The ‘G20 Bali Leaders’ Declaration’ from November 2022 covers matters related to health and reaffirms the commitment to strengthening health systems. It emphasizes the need for equitable access to pandemic medical countermeasures, reaffirms their commitment to strengthen global health governance with the leading and coordination role of WHO with support from other international organizations, and supports the work of an intergovernmental negotiating body that will draft and negotiate legally binding instrument and the working group on the international health regulations (IHR).

While the declaration welcomes the establishment of a new Financial Intermediate Fund (FIF) for pandemic prevention, preparedness, and response (PPR) – ‘the Pandemic Fund’, pledges by donors amounted to only USD 1.4 billion against an estimated annual PPR financing gap of USD 10 billion. The declaration alludes to equitable access to vaccines, diagnostics, and therapeutics. There is a commitment to the One Health approach and enhancing global surveillance, including genomic surveillance to detect pathogens and antimicrobial resistance (AMR) that may threaten human health.

The declaration recognizes the need for strengthening local and regional global health products research, development, and manufacturing capacities. However, the sharing and transfer of knowledge and technology are made contingent on voluntary and mutually agreed terms. It expresses support for international dialogue and collaboration on the establishment of trusted global digital health networks. The declaration elaborates on other areas (economy, environment, conflicts, migrants, equity, digital inclusivity, etc.,) that have either a direct or indirect impact on the health of people.

While the intent on several issues is in the right direction, the declaration falls short on specifics. Can the Indian presidency nudge G20 towards actionable global health policies? The world has realized that the world is one, all beings are a family, we are interconnected and interdependent and our future is tied to each other. This year’s theme, based on the ancient Upanishadic wisdom stated in ‘Vasudhaiva Kutumbakam’ (‘vasudha’= the world; ‘eva’= is thus; ‘kutumbakam’= family) engraved in the entrance hall of the Parliament of India, reflects the above reality. 

There is a consensus amongst nations on strengthening WHO and bringing about a participatory governance structure that engages various other actors of the global health ecosystem for better coordination and collaboration. India can articulate a new framework for revamped governance architecture that takes into consideration the equity and inclusivity of all member nations and also the collaborative engagement of non-state actors. The process to strengthen existing binding and non-binding international health regulations has already begun by the World Health Assembly. Global Health Intelligence based on robust digital and genomic surveillance and an agreed mechanism of information sharing while ensuring data privacy and security is essential for preventing future pandemics.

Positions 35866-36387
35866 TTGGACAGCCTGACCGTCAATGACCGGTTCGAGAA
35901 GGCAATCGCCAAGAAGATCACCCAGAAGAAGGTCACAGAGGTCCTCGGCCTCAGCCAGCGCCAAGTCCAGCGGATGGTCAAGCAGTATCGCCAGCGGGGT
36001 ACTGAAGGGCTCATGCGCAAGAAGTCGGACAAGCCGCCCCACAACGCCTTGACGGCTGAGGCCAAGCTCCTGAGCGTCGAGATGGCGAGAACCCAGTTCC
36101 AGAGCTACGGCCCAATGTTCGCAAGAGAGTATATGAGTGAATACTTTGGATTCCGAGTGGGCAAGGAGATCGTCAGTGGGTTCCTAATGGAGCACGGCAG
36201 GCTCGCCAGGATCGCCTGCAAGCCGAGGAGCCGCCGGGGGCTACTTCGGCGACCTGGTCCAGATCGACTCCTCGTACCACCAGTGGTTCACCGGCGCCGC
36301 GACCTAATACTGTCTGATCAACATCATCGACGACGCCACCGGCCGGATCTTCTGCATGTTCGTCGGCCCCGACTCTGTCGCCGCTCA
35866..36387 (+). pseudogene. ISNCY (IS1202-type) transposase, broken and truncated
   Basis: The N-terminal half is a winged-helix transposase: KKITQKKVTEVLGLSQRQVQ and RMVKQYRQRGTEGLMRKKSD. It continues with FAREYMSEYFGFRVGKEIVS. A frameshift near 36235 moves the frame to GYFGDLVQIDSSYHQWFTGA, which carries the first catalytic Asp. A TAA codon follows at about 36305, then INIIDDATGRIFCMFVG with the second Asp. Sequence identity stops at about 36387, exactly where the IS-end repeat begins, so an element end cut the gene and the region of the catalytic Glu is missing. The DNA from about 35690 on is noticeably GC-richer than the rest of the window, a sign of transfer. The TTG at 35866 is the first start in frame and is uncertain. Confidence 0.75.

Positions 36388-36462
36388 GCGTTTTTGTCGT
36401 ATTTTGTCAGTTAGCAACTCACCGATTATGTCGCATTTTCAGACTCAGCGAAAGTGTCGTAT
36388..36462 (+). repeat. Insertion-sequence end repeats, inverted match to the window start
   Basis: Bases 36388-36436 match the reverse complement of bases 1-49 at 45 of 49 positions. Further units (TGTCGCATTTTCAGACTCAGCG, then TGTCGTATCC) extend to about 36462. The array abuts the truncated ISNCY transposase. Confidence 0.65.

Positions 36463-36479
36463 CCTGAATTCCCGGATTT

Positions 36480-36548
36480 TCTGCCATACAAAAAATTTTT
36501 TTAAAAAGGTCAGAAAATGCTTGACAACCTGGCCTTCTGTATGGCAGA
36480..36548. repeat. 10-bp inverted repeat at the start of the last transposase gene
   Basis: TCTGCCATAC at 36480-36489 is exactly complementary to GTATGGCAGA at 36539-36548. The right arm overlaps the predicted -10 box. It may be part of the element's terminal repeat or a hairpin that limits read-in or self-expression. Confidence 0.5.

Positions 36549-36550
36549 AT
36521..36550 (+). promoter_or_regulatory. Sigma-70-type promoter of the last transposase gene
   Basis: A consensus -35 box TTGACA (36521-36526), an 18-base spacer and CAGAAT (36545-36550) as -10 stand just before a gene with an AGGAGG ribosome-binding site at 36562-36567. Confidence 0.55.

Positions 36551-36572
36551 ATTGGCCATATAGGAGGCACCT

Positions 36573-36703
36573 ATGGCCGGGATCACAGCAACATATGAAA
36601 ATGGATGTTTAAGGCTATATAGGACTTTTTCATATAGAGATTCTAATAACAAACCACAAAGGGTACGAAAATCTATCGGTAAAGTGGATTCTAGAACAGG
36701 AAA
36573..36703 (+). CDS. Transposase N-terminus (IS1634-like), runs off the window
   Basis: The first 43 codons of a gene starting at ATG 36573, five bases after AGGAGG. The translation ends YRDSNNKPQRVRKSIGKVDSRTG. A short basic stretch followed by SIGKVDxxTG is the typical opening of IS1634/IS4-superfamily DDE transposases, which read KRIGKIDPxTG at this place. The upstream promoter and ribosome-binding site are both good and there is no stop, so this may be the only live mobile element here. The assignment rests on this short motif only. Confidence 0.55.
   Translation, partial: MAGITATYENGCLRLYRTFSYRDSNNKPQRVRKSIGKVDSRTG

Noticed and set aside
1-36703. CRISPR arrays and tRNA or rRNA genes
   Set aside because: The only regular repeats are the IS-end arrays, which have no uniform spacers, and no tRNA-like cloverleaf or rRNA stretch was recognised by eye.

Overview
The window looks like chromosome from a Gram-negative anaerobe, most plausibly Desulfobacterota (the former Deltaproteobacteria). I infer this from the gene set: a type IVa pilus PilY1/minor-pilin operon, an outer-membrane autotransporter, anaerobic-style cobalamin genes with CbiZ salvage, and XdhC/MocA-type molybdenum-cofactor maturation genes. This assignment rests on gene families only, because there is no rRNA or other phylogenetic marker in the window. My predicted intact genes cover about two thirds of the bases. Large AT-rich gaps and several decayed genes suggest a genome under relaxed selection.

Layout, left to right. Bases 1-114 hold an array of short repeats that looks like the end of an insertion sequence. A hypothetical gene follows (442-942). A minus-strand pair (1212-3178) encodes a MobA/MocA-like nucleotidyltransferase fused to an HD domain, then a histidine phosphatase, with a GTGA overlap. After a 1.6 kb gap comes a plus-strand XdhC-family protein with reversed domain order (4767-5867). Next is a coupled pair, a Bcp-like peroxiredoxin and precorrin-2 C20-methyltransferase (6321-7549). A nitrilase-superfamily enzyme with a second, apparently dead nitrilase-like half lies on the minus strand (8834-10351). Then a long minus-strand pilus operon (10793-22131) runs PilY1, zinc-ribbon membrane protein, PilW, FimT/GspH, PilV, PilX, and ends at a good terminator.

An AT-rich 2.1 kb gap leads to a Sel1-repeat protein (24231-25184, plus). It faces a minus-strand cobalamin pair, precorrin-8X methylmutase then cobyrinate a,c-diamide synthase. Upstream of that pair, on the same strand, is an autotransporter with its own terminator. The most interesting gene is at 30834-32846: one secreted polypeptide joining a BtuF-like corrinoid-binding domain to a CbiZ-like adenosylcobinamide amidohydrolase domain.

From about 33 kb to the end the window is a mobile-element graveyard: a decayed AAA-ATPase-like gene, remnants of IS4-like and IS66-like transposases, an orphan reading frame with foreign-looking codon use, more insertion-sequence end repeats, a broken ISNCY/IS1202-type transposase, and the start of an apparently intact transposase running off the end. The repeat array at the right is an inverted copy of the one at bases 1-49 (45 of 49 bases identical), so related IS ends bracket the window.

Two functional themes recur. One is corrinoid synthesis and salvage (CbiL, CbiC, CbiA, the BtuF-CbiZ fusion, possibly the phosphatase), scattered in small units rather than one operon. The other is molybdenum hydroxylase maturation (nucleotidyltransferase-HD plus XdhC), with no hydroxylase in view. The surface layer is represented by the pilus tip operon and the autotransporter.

The pandemic fund is a welcome development to address the financial needs of low- and middle-income member nations to strengthen their public health systems as part of pandemic prevention preparedness and response. The same concept of pooling, prioritizing, and allocating adopted for financial resources can be applied to essential health goods to prevent future pandemics and respond to them when needed. These include human resources, vaccines, diagnostics, and drugs. The global fund, GAVI, ACT, and CEPI have demonstrated the power of pooling resources from multiple actors. G20 should deliberate on global health policies and strategies to prevent supply-chain disruptions from being witnessed on account of lockdowns and conflicts. A fine balance needs to be established between the merits and demerits of localization versus globalization. Regional clusters may be a way out of the dilemma.

Digital information and communication technologies have demonstrated the power to integrate the world and transform various sectors. However, there is a risk of introducing another social divide between those who have access and those who do not have access to digital technologies. Similarly, not all countries have the needed digital infrastructure. There is a risk of many health systems being left behind on account of the potential risk of the digital divide. India is best positioned to initiate the dialogue around digital public health goods to overcome the threat of the digital divide.

While climate change, food, and energy security have overtaken health as priority agenda, India should take the health agenda to its logical end of ‘Health for All’. Krishna Reddy Nallamalla   

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